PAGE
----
TAWING. The art of preparing cer tain kinds of leather by imbuing the skins with saline, oily, and other mat ters. (See TANNING.) TEA. The leaves of the Thea This plant resembles the Caineilia, but its leaves and flowers are much smaller. It is five or six thct high, and is an ever green. It is a native of China and Japan, and has been cultivated there for centuries ; was unknown in Europe till the middle of the seventeenth century, yet is now become of so much import ance as to employ 50.000 tons of shipping in its transportation from Canton. It is cultivated in all parts of Chin.. ;VIM at Pekin, which has the same latitude as Philadelphia. The plants require little care till the third year, when they are fit for gathering. In seven years the plants attain the height of six feet. The leaves are plucked off one by one with many precautions, and from six to sixteen pounds per day are plucked. The first leaves are gathered at the end of the winter, when the leaves are young and tender; the second gathering is in the beginning of spring, when the leaves are of nearly their full size ; the last gather ing takes place in midsummer. These are of inferior quality. There are two varieties of tea—the That viridie and Thea bohea. Formerly it was believed that all the green tea was gathered from T. vi•idis, but this is now known not to be so, there being a green tea district where the leaves are gathered from both varieties of trees indiscriminately. The names given in commerce are unknown to the Chinese. When the leaves are gathered they are dried in houses con taining small furnaces, having an iron pan on the top of each. The leaves are rolled on tables covered with mats, and then a few pounds are laid on the iron pan heated ; the Workman shifts them with his bare hands lest they should burn. When lie cannot bear the heat longer he transfers the tea to the mats ; they are then rolled again on the pan till they are twisted : it is repeated fre quently before the tea is so that no moisture may remain in it. Ile dd..
ferent kinds of black and green differ not only in soil and climate but in after treatment. The color of green tea is due to an admixture of gypsum and Prussian blue, which is dusted over it in the pans.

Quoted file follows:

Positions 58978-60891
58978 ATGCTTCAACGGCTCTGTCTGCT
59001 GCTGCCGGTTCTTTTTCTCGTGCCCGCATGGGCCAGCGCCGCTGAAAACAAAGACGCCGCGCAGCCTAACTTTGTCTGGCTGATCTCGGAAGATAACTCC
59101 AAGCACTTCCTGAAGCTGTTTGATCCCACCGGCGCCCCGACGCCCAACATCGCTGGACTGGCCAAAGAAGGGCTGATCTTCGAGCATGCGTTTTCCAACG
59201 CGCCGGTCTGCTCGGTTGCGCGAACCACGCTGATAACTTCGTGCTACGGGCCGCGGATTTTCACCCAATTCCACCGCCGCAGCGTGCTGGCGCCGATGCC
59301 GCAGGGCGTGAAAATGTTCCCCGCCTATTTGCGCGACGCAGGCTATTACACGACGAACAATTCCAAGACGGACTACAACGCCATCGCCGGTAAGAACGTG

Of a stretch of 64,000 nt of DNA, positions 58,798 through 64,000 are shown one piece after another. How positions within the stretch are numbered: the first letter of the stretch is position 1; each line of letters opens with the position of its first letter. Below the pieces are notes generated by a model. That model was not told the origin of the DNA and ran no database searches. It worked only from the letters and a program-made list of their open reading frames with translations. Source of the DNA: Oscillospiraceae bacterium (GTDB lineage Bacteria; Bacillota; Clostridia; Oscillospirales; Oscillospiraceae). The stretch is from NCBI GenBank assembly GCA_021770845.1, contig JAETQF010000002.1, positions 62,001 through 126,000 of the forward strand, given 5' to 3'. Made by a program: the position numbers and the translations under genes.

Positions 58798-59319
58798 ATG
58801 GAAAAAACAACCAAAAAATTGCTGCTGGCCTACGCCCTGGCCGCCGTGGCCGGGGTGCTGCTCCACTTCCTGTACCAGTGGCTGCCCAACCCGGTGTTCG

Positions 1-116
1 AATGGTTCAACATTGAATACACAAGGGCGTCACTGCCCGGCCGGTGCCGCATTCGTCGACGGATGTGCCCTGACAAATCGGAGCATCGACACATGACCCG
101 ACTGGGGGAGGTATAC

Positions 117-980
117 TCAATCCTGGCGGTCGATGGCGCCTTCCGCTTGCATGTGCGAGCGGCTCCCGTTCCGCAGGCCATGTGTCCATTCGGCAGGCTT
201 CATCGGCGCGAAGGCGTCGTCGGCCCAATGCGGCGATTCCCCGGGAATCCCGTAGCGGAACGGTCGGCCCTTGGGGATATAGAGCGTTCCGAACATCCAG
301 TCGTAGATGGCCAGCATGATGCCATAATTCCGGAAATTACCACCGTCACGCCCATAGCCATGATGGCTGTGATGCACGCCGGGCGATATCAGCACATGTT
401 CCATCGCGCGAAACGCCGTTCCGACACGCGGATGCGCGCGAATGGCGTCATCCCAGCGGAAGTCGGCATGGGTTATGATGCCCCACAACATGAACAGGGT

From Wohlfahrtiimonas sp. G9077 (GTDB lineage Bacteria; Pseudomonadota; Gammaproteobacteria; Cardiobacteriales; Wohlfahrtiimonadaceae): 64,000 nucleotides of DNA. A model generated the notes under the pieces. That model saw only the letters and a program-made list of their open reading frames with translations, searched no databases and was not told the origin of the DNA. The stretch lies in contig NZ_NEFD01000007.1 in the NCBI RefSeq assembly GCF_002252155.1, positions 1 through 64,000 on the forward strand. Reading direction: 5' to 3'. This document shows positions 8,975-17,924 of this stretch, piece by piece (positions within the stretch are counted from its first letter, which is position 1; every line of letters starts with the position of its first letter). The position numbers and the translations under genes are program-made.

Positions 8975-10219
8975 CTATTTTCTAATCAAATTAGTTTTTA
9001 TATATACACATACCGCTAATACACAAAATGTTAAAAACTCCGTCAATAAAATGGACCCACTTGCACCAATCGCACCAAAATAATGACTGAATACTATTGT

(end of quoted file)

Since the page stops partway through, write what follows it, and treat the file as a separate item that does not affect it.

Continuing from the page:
The leaves of tea have little or no smell, and they derive their fragrance by mixing the leaves of Olea fraqrans and Camellia sesanqua, also of Polegalo the zuns, and of.Rhamnus thezans.
China tea does not turn black by wa ter, impregnated with sulphuretted hy drogen 4as ; nor give a blue tinge to spirit of hartehorn. The infusion, amber colored, is not reddened by sulphuric acid. The leaves, separate or mixed, of speedwell, wild germander, black cur rants, mock orange, purple-spiked wil low herb, sweet-briar, cherry-tree, haw thorn, bramble, sloe, are substituted for tea by dealers. Foreigners use a variety of plants, instead of Chinese tea, and Zenoponuithea Sinensis is cultivated in France as a substitute. Japanese camellia leaves are frequently, by the Chinese, mixed with those of tea.
Russian tea, is leaves of saxifrage, winter green, white virgin's bower, bird cherry, drop worts, common elm, male fern, and dog-rose.
The active principle of tea is believed to be Theine, a substance found also in coffee and in the ile.v paraguyaensis, a native of Brazil.
Mr. Stenhouse prepares theine by pre cipitating a decoction of tea with solu tion of acetate of lead, evaporating the Altered liquor to a dry extract, and posing this extract to a subliming heat in a shallow iron pan, whose mouth is covered flatly with porous paper ]rated round the edges, as a filter to the vapor, and surmounted with a cap of compact paper, ss a receiver to the crystals. In this way lie obtained, at a maximum, only P37 from 100*00 of tea. But M. Peligot, from the quantity of azote amounting to about 6 per cent., which lie found in the tea leaves, being led to believe that much more theine existed in them than bad hitherto been obtained, adopted the following improved process of extraction. To the hot infusion of tea, subacetate of lead and then ammonia were added ; through the filtered liquor a current of snlphuretted hydrogen was passed to throw down all the lead, and the clear liquid being evaporated at a gentle heat afforded, on cooling, an abundant crop of crystals. By re-evapo ration of the mother liquor, more crys tals were procured, amounting altogethm to from 5 to 6 out of 100 of tea.